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Stanford Olympian Ben Hallock one of four Americans injured in South Korean nightclub

Standout water polo player hurt in balcony collapse

Junior Ben Hallock was one of four American water polo players injured over the weekend in South Korea. His injuries are minor, however, and should not affect the upcoming season. (BILL DALY/isiphotos.com)

A balcony collapse injured junior Ben Hallock and three other American water polo players at the Coyote Ugly nightclub in Gwangju, South Korea on Saturday night. The Americans were celebrating the U.S. women’s victory over Spain and an unprecedented third consecutive International Swimming Federation (FINA) World Championship. Seventeen were injured, and two Korean men, neither of whom were athletes, were killed in the disaster. 

Arguably the best player in collegiate water polo, Hallock won 2019 National Player of the Year and the 2019 Peter J. Cutino Award — becoming just the second Stanford man to take home the latter honor. The 2016 Olympian was lucky to only suffer minor leg scrapes from the collapse — but fellow Americans Kaleigh Gilchrist, Paige Hauschild and Johnny Hooper were more seriously hurt. According to USA Today, Gilchrist suffered a deep left leg laceration and underwent surgery at a Gwangju hospital, while Hauschild and Hopper both suffered lacerations that required stitches. None of the injuries are considered life-threatening.

“This is an awful tragedy,” said Christopher Ramsey, CEO of USA Water Polo. “Players from our men’s and women’s teams were celebrating the women’s world championship victory when the collapse occurred at a public club. Our hearts go out to the victims of the crash and their families.”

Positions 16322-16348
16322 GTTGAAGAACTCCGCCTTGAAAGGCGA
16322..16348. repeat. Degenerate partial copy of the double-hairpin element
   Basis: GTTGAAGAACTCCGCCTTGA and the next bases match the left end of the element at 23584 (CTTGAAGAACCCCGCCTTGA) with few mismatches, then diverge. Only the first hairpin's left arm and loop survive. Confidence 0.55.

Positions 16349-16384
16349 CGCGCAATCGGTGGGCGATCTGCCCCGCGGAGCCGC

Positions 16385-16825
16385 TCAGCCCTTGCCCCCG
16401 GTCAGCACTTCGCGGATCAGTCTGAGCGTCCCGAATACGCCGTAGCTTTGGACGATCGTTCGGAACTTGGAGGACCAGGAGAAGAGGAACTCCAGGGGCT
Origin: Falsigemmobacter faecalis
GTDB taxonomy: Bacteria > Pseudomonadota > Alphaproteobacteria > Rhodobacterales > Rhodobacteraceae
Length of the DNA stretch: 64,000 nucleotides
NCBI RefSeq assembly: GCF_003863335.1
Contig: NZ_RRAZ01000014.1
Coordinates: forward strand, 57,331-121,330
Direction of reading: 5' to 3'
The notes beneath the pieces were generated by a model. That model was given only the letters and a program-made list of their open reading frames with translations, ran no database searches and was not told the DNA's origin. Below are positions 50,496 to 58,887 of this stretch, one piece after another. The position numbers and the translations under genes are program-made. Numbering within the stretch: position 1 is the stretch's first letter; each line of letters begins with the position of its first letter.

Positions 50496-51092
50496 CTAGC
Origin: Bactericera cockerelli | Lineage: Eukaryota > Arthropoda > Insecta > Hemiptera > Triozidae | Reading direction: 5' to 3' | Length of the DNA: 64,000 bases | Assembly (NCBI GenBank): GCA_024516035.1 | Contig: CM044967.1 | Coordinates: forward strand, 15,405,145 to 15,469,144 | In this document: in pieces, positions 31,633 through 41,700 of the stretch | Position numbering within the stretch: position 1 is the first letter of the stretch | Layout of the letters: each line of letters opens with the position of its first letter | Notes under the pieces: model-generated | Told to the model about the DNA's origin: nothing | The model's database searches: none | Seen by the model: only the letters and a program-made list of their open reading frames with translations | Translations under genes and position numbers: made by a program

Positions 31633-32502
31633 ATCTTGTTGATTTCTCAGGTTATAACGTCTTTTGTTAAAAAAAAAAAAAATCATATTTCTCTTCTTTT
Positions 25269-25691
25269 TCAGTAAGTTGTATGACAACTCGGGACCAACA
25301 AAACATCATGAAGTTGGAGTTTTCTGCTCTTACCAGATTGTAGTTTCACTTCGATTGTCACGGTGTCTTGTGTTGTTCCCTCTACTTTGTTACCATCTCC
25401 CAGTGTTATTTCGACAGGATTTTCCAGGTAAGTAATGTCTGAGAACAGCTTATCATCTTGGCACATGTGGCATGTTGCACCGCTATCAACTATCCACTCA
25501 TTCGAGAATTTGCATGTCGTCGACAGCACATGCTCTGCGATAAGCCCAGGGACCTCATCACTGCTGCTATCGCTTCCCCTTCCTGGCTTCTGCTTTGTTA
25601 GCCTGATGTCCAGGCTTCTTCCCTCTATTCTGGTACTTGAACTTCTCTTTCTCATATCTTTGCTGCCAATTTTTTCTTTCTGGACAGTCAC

Gwangju is located about 270 miles south of Seoul and hosted the 2019 FINA World Championships from July 12-28. Events included water polo, diving, high diving, artistic swimming and open water.

Five other FINA athletes — two New Zealanders, one Dutch, one Italian and one Brazilian — also suffered injuries in the disaster, according to a police officer.

FINA, which also serves as international swimming’s governing body, wrote in a statement that it was “carefully monitoring the situation and will activate all measures to ensure health care and assistance is provided whenever necessary.”

It is still unclear what exactly caused the raised structure to collapse around 2:30 a.m., but local authorities are investigating whether the balcony and staircase fell due to excessive weight. Witnesses told South Korean news agency Yonhap that there were about 100 people on the loft at the time of collapse, and the BBC reports that about 370 people filled the entire club. 

Police have detained the nightclub’s co-owners and are investigating whether the fallen balcony was an unauthorized structure.

Prior to the collapse, Hallock and the U.S. men’s team finished ninth of 16 teams. University of California, Berkeley alumnus Hooper was the top-scorer for the United States, with 14 goals. 

Hallock is a key player on the Cardinal team, which begins the 2019 season on Sept. 7 with the Navy Invite in Annapolis, Maryland. There have been no indications thus far that the injuries will prevent Hallock from appearing at the invite.

In addition to his valuable contributions on the senior national team, Hallock scored 65 goals in the 2018 season for Stanford, making goals in 21 of 23 games and averaging 2.86 goals per game en route to the Cardinal’s first NCAA finals appearance in a decade. Hallock also played an integral role in helping the Cardinal secure their first MPSF conference title in five years. 

Contact Cybele Zhang at cybelez ‘at’ stanford.edu.

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